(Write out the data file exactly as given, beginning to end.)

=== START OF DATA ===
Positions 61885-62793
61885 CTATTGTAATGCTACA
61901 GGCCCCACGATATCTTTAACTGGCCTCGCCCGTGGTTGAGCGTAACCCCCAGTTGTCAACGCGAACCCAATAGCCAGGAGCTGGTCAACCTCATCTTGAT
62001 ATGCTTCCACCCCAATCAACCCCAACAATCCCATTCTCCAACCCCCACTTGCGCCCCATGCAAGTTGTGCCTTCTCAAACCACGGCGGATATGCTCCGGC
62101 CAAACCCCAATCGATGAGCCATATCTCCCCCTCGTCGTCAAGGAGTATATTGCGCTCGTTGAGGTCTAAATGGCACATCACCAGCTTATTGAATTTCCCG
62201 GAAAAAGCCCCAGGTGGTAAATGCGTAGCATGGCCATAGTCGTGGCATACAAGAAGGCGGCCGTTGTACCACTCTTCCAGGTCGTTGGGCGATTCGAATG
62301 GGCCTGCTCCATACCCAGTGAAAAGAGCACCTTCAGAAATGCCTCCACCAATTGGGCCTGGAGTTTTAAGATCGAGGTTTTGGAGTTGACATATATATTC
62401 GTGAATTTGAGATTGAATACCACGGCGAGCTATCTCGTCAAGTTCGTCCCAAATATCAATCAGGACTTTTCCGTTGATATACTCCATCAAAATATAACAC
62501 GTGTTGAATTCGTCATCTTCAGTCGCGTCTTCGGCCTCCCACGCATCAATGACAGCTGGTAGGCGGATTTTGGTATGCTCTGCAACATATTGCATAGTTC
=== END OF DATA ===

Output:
Positions 61885-62793
61885 CTATTGTAATGCTACA
61901 GGCCCCACGATATCTTTAACTGGCCTCGCCCGTGGTTGAGCGTAACCCCCAGTTGTCAACGCGAACCCAATAGCCAGGAGCTGGTCAACCTCATCTTGAT
62001 ATGCTTCCACCCCAATCAACCCCAACAATCCCATTCTCCAACCCCCACTTGCGCCCCATGCAAGTTGTGCCTTCTCAAACCACGGCGGATATGCTCCGGC
62101 CAAACCCCAATCGATGAGCCATATCTCCCCCTCGTCGTCAAGGAGTATATTGCGCTCGTTGAGGTCTAAATGGCACATCACCAGCTTATTGAATTTCCCG
62201 GAAAAAGCCCCAGGTGGTAAATGCGTAGCATGGCCATAGTCGTGGCATACAAGAAGGCGGCCGTTGTACCACTCTTCCAGGTCGTTGGGCGATTCGAATG
62301 GGCCTGCTCCATACCCAGTGAAAAGAGCACCTTCAGAAATGCCTCCACCAATTGGGCCTGGAGTTTTAAGATCGAGGTTTTGGAGTTGACATATATATTC
62401 GTGAATTTGAGATTGAATACCACGGCGAGCTATCTCGTCAAGTTCGTCCCAAATATCAATCAGGACTTTTCCGTTGATATACTCCATCAAAATATAACAC
62501 GTGTTGAATTCGTCATCTTCAGTCGCGTCTTCGGCCTCCCACGCATCAATGACAGCTGGTAGGCGGATTTTGGTATGCTCTGCAACATATTGCATAGTTC